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Tradesman

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Tradesman

A tradesman, tradesperson or skilled tradesman refers to a worker who specializes in a particular occupation that requires work experience, on-the-job training, or formal vocational education, but not a bachelor's degree.

Contents

History

In Victorian England:

The terms "skilled worker," "craftsman," "artisan," and "tradesman" were used in senses that overlap. All describe people with specialized training in the skills needed for a particular kind of work. Some of them produced goods that they sold from their own premises (e.g., bootmakers, saddlers, hatmakers, jewelers, glassblowers); others (e.g., typesetters, bookbinders, wheelwrights) were employed to do one part of the production in a business that required a variety of skilled workers. Still others were factory hands who had become experts in some complex part of the process and could command high wages and steady employment. Skilled workers in the building trades (e.g., carpenters, masons, plumbers, painters, plasterers, glaziers) were also referred to by one or another of these terms."

One study of Caversham, New Zealand at the turn of the century notes that a skilled trade was considered a trade that required an apprenticeship to entry. Skilled tradesmen worked either in traditional handicraft workshops or newer factories that emerged during the Industrial Revolution. Traditional handicraft roles included, for example: "sail-maker, candle-maker, cooper, jappaner, lapidary and taxidermist, canister-maker, furrier, cap-maker, dobbin-maker, french-polisher, baker, miller, brewer, confectioner, watch-maker, tinsmith, glazier, maltster, wood-turner, saddler, shipwright, scale-maker, engraver and cutler."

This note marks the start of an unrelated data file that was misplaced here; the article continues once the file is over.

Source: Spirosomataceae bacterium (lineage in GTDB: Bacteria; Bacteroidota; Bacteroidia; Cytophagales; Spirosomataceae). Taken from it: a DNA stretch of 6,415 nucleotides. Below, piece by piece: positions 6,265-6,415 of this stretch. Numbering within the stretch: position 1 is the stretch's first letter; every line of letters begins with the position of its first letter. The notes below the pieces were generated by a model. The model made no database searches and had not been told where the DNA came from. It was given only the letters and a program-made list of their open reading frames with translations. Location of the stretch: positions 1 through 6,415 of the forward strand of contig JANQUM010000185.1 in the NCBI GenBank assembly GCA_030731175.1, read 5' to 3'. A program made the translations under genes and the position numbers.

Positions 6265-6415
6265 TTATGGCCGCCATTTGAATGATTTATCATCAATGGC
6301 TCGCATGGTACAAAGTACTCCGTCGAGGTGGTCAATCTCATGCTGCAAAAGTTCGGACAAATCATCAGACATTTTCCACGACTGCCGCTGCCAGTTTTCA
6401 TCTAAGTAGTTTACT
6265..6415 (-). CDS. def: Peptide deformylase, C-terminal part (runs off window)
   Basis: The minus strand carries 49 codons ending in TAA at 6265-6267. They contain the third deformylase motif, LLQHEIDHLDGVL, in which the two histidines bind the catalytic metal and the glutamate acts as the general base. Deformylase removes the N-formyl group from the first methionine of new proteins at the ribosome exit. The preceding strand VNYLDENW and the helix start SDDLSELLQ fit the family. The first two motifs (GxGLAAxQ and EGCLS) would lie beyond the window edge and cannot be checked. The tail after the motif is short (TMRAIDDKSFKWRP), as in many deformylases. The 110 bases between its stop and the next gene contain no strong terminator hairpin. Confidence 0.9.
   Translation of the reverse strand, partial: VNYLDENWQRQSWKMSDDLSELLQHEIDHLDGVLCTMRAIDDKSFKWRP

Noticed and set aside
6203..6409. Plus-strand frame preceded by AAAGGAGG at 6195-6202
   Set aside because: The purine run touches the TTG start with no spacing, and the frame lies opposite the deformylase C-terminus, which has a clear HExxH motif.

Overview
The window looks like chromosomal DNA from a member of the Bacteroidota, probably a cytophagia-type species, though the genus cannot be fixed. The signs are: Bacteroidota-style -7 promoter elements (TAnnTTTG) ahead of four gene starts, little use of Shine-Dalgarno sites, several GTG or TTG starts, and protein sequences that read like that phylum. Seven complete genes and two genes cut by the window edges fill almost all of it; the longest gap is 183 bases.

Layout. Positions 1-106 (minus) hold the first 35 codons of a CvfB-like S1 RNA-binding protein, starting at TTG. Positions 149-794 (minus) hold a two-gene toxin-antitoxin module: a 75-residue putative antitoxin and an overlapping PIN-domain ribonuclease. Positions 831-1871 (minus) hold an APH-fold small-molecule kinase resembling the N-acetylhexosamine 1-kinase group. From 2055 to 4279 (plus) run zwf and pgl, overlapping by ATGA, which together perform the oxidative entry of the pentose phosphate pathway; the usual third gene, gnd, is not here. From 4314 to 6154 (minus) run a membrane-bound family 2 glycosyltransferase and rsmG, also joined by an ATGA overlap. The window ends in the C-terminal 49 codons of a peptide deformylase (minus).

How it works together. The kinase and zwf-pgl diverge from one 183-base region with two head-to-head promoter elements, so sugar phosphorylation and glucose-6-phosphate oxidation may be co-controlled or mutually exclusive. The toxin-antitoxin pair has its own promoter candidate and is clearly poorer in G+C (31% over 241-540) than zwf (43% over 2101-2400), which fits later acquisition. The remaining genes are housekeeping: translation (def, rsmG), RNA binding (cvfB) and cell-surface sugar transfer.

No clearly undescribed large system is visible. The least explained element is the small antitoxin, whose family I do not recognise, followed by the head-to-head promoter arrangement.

Modern use and list of skilled trades

Tradesmen are contrasted with unskilled workers (laborers), agricultural workers, and professionals (those in the learned professions). Skilled tradesmen are distinguished:

  • from unskilled workers (e.g., laborers) in that the unskilled workers "rely heavily on physical exertion" while those in the skilled trades rely on "specific knowledge, skills, and abilities." Both types of work, however, are considered blue-collar.
  • from professionals in that the professionals have a higher duty of care and routinely make decisions "on the basis of expertise and ability in complex situations where there may be no, or little, previous history."
  • There is no definitive list of modern skilled trades, as definitions vary, with some lists being broader than others.

    A June 2013 report by the Michigan Department of Technology, Management and Budget, however, generated the following list of trades (divided into industrial, construction, and service skilled trades), along with their Standard Occupational Classification System code:

    Earnings and social standing

    A British study found that, after taking student loan repayments into account, a higher apprenticeship (at level 5 on the Qualifications and Credit Framework, equivalent to a foundation degree) delivered higher lifetime median earnings than a degree from a university outside the Russell Group. Despite this, polling for the report found that apprenticeships have a lower perceived value than bachelor's degrees.

    According to data released from the United States Bureau of Labor Statistics, lists the wages and expected job openings of skilled trades with educational requirements ranging from an associate degree to a high school diploma.

    References

    Tradesman Wikipedia